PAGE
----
Originally Posted by HDvids4all
What you're doing is called "corner loading." By placing your sub in or near the corner of the room, you'll reinforce certain room modes, which can give the appearance of increased gain (volume). In my opinion, corner loading 2 subs for an HT that's primarily used for movies might not be the greatest idea.
Another option is to separate the 2 subs in different parts of the room. This will help even out LFE throughout the room so you don't have as many nulls, or dead zones in certain places. If you have multiple rows of seating, or even a wide row of seating in your HT, 2 subs will give a much better listening experience for everyone.
Adding another Legend will not lower the audible frequency of your Legends, it will just strengthen the output you currently have. Since you'll have twice the power with 2 subs, you can turn the gain down and still have the same output, but with more headroom and more "evenness" for lack of a better word at the moment. Or, you can turn them both up and shake the rafters, your choice.
I have 2 Empires in my HT for this very reason. If I turn one of them off and move from seat to seat, I can hear drastic nulls in a few places where there is literally zero bass.
If you are planning on applying EQ to the subs/room interaction, then corner loading is the correct choice, especially if the prime focus is HT LFE tracks.
The idea being that you start with the maximum SPL which the subs can produce in that room, regardless of FR than use EQ to cut and shape the response to your standards.Adding another Legend will not lower the audible frequency of your Legends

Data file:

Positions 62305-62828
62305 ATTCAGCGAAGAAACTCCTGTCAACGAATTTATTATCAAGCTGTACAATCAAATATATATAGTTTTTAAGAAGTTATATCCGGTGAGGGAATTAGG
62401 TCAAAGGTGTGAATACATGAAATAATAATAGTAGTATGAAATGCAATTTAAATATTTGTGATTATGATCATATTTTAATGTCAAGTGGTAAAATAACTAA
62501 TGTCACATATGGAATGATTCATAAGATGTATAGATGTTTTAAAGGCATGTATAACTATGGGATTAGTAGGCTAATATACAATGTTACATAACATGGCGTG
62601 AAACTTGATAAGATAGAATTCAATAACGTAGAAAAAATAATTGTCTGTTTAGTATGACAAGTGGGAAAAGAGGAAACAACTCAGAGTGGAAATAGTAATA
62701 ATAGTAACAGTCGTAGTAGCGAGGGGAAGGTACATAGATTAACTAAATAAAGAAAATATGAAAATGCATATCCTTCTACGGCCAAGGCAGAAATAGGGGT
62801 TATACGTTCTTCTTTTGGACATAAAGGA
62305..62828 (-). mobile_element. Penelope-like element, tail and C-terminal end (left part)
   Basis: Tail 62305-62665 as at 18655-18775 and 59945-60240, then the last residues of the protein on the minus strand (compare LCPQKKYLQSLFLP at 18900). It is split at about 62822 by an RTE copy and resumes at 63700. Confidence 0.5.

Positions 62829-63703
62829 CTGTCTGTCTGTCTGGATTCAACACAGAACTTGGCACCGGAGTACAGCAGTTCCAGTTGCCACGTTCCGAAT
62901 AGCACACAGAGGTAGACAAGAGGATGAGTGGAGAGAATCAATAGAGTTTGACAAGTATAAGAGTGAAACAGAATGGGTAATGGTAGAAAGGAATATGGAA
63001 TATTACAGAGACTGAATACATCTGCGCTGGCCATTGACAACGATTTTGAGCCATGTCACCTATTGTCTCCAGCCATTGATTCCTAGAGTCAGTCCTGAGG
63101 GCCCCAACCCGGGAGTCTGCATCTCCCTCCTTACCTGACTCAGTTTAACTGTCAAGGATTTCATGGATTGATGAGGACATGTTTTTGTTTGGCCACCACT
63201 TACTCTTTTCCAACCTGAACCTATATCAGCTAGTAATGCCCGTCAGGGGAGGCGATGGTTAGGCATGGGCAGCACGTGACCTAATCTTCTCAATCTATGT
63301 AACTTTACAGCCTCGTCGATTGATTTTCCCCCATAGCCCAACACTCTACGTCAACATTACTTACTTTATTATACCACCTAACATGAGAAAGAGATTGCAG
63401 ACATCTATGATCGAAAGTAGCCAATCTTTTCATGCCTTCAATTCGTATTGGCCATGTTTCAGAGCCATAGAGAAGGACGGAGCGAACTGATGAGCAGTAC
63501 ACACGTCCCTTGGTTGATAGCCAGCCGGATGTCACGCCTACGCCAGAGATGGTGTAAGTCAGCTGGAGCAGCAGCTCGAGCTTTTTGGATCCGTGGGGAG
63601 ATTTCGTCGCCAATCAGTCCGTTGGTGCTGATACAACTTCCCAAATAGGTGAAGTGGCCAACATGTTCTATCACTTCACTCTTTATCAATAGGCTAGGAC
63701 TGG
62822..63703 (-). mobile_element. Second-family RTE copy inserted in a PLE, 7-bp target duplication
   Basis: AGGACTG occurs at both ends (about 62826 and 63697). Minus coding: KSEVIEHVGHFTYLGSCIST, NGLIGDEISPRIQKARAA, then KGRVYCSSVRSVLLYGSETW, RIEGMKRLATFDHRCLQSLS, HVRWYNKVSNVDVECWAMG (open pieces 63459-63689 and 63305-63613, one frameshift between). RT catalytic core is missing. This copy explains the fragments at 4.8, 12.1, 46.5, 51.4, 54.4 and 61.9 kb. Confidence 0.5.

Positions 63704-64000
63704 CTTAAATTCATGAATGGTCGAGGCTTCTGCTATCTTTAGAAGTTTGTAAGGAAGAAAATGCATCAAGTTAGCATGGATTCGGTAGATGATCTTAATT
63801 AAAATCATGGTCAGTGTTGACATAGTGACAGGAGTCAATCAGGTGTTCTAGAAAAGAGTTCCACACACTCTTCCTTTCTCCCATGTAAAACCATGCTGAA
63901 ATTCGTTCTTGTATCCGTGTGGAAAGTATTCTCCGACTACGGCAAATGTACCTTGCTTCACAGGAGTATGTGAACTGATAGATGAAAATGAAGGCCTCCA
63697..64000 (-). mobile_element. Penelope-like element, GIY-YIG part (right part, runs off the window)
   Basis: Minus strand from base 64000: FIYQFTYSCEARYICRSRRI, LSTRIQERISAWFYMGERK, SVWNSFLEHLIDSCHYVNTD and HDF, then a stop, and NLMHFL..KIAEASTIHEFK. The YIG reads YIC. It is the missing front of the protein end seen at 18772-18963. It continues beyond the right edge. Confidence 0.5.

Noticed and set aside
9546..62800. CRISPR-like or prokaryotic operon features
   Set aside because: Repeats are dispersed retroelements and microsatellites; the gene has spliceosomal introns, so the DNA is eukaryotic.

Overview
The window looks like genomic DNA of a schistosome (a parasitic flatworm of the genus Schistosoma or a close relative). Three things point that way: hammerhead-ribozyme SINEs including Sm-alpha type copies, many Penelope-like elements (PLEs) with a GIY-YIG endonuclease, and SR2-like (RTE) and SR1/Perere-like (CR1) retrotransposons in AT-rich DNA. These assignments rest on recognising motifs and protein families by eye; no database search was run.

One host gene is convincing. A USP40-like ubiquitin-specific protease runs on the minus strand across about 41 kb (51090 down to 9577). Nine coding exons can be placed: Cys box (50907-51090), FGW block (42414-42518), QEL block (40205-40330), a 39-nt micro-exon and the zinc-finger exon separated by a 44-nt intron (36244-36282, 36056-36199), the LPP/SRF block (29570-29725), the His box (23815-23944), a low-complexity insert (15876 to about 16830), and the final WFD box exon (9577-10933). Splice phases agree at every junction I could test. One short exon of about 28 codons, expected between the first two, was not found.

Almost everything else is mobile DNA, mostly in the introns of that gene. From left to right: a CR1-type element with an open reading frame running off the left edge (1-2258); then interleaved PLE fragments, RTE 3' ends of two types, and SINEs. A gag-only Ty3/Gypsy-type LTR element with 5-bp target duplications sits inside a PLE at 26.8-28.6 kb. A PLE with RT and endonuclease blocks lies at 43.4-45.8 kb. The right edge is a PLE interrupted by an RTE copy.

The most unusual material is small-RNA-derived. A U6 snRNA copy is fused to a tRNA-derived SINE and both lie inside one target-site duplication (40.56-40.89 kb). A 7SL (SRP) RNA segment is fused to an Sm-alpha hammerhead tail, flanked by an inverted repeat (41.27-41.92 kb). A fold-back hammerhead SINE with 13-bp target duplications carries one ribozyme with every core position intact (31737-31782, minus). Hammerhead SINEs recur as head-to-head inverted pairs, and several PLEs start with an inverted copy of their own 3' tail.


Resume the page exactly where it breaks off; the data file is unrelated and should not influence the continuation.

While it is true that adding more of the same sub to the mix does not change the sub's FR, the additional subs adding more SPL/headroom with the same FR of the original solo sub, there is a subtle inaccuracy in your phrase.
The Fletcher-Munson curves (the so-called loudness curves) which track the threshold of audibility, show that if you get low frequencies LOUD enough, they do indeed become audible.
Those who have not heard a well-designed IB (infinite baffle) sub or an array of subs (well-EQ-ed such that second harmonic distortion does not create a phantom impression of the fundamental due to ear/brain processing), may not have experienced this phenomenon for themselves but nonetheless, raise subsonic frequencies high enough and they can be heard as well as felt.
Naturally, the lower down into the "infrasonic" range you go, the louder it must be to be heard, to the point where the overall SPL would become hazardous if the entire frequency range was raised to the level required to make sub-20Hz frequencies audible. Those with the proper equipment, room characteristics and know-how usually add a "house curve" to their EQ, having the SPL capacity to handle this boost down low.
So, adding another Legend, with its consequent increase in overall SPL, COULD make audible some frequencies in the range which previously were only felt.
If in a given room, 20Hz is audible with one sub, depending on the room size, sub gain, EQ, adding a second *might* push the threshold of audibility down a couple of Hz, due to the increased total SPL.